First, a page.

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Technical Paper

The Effect of Impact Angle on Knee Tolerance to Rigid Impacts

While the number of deaths from vehicle accidents is declining, probably because of mandatory seat belt laws and air bags, a high frequency of lower extremity injuries from frontal crashes still occurs. For the years 1979-1995 the National Accident Sampling System (NASS) indicates that knee injuries (AIS 1-4) occur in approximately 10% of cases. Patella and femur fractures are the most frequent knee injuries. Current literature suggests that knee fractures occur in seated cadavers for knee impact forces of 7.3 to 21.0 kN. Experimental data shown in a study by Melvin et al. (1975) further suggests that fracture tolerance of the knee may be reduced for an impact directed obliquely to the axis of the femur. The current study hypothesized that the patella is more vulnerable to fracture from an oblique versus an axial impact (directed along the femoral axis), and that the fracture pattern would vary with impact direction.
Technical Paper

Development of an Airbag System for FIA Formula One and Comparison to the HANS Head and Neck Support

A comparative investigation of airbag and HANS driver safety systems was carried out (HANS, is a Registered Trademark in the U.S.A.). With both systems, head and neck loads were reduced from potentially fatal values to values well below the injury threshold. Both systems performed similarly in reducing the potential for driver injury. For this reason and given the high costs of development and testing, there is no justification for further development of airbags for racing.
Technical Paper

The Effect of Loading Rate on the Degree of Acute Injury and Chronic Conditions in the Knee After Blunt Impact

Lower extremity injuries due to automobile accidents are often overlooked, but can have a profound societal cost. Knee injuries, for example, account for approximately 10% of the total injuries. Fracture of the knee is not only an acute issue but may also have chronic, or long term, consequences. The criterion currently used for evaluation of knee injuries in new automobiles, however, is based on experimental impact data from the 70''s using seated human cadavers. These studies involved various padded and rigid impact interfaces that slightly alter the duration of contact. Based on these data and a simple mathematical model of the femur, it appears fracture tolerance increases as contact duration shortens. In contrast, more recent studies have shown mitigation of gross fractures of the knee itself using padded interfaces. The use of padded interfaces, however, result in coincidental changes in contact duration and knee contact area.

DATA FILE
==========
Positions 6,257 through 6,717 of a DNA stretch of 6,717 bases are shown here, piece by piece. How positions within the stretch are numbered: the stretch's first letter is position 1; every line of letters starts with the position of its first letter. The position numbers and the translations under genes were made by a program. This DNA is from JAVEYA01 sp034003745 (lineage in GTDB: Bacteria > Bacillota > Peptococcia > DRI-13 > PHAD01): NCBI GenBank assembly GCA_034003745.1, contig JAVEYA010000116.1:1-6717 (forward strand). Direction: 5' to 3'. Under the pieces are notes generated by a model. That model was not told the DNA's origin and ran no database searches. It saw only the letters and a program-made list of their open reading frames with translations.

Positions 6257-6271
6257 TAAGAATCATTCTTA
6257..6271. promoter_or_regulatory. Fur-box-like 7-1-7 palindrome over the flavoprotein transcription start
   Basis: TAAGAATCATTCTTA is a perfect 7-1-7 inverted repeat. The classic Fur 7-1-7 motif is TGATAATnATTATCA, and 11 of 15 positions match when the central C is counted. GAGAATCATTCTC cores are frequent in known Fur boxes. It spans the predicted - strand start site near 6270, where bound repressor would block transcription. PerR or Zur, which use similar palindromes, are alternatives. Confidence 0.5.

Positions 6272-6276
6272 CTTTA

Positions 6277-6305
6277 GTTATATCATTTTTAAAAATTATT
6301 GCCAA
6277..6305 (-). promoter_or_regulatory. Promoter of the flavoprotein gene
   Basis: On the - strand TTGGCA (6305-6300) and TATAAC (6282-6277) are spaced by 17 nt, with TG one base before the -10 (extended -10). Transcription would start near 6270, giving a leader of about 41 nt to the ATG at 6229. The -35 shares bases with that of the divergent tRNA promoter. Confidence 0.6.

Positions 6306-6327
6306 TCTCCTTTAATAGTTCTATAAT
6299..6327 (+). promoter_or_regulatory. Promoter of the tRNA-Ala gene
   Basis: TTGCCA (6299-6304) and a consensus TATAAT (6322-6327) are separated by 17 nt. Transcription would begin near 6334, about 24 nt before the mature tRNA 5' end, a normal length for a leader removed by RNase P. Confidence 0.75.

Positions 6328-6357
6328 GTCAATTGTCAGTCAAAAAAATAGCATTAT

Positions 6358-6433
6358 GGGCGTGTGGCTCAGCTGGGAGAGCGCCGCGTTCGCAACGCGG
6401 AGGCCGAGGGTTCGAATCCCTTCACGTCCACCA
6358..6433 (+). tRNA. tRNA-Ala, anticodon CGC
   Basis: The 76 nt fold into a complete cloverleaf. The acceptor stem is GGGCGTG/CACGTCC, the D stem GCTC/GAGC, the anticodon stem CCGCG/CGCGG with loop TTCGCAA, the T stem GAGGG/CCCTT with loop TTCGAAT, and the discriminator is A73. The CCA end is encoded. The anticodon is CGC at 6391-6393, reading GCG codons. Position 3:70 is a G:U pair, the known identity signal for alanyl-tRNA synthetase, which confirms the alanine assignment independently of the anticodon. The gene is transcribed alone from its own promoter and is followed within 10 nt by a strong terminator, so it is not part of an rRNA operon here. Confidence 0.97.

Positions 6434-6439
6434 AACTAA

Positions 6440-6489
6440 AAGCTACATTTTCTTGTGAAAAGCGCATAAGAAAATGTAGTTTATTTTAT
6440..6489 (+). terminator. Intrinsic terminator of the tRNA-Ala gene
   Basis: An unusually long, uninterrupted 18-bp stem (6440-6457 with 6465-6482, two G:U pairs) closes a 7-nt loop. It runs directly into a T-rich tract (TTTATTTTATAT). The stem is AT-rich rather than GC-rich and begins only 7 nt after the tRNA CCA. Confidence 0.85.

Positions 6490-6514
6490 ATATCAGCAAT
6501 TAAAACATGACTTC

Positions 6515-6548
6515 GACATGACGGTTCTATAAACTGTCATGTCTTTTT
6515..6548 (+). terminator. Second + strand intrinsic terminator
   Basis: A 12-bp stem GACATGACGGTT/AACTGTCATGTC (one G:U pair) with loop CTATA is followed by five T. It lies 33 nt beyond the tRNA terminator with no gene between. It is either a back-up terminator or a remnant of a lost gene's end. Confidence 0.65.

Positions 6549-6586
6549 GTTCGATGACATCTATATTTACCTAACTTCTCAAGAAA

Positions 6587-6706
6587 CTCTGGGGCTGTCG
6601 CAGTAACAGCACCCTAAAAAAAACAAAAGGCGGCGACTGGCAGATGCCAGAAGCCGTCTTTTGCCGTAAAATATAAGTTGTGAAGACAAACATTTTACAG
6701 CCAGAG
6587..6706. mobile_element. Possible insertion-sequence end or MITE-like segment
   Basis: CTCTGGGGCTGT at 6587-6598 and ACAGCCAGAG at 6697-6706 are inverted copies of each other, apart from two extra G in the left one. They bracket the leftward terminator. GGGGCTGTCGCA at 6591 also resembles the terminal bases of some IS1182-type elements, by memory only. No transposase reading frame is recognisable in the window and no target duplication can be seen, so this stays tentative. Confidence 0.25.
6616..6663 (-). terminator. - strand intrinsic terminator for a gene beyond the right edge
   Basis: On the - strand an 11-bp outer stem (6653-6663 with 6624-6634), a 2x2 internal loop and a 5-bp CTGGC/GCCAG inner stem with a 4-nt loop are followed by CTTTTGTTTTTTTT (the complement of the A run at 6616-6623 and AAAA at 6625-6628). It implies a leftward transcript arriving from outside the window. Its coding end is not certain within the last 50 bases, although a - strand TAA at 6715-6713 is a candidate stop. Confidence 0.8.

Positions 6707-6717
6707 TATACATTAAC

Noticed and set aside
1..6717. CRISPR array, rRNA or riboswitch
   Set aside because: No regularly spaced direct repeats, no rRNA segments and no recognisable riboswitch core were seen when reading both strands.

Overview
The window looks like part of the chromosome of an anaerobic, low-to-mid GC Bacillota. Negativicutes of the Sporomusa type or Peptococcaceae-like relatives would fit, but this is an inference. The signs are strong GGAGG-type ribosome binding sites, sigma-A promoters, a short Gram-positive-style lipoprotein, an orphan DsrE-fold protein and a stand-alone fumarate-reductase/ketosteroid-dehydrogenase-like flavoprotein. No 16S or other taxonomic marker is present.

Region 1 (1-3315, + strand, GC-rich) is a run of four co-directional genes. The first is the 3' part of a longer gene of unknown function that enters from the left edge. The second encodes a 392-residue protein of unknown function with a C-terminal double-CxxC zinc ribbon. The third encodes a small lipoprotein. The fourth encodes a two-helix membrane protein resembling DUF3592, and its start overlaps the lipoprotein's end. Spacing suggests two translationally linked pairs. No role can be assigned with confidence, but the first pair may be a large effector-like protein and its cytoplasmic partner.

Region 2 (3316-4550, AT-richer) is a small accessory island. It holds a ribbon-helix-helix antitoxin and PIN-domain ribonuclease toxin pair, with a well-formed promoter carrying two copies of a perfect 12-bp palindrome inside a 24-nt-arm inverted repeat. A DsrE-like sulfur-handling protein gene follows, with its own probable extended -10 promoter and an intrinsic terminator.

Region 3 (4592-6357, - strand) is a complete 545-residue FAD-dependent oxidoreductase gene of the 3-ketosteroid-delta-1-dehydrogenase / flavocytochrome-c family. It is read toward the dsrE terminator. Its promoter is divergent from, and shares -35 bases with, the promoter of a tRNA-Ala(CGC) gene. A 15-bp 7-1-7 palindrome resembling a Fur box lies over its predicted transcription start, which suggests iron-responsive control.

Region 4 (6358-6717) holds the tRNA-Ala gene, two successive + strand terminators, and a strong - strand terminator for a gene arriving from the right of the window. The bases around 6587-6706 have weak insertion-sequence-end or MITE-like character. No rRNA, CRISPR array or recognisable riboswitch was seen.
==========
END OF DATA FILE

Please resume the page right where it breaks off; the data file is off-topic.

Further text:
Technical Paper

Locating the Pelvis in the Seated Automobile Driver

The location of the pelvis in the seated automobile operator is critical for proper packaging and seat comfort design. The pelvis is the skeletal structure which contains the hip joint (H-point) and ischial tuberosity (D-point). The orientation of the pelvis largely determines the curvature in the low back which is supported by lumbar supports in the seat back. A methodology has been developed that uses onboard video and pressure measurement systems to locate the pelvis. This system has been used in a mid-sized vehicle on seated operators driving the vehicle on the highway. This paper describes the methodology and the location of the pelvis in seated automobile operators.
Technical Paper

Insult to the Human Cadaver Patellofemoral Joint: Effects of Age on Fracture Tolerance and Occult Injury

Lower extremity (knee) trauma is currently based on a bone fracture criterion derived from impacts of aged specimens. Recent clinical studies, however, indicate that a chronic disease (post-traumatic osteoarthritis), may be precipitated after mechanical insult without obvious bone fracture(1). It is hypothesized this is due to microcracking of subchondral bone under cartilage. This hard tissue layer is known to change with age and pathology. Ten ‘aged’ (71 years) and ten ‘young’ (47 years) cadaver knee joints were impacted to study the influence of age and pathology on the fracture load, and incidents of occult injury. Our results indicate that fracture load, per se, was independent of specimen age. On the other hand, severely pathological specimens required significantly higher loads to fracture bone. Occult microcraking was also observed in subfracture experiments, however, fewer incidents were recorded for the ‘aged’ specimens.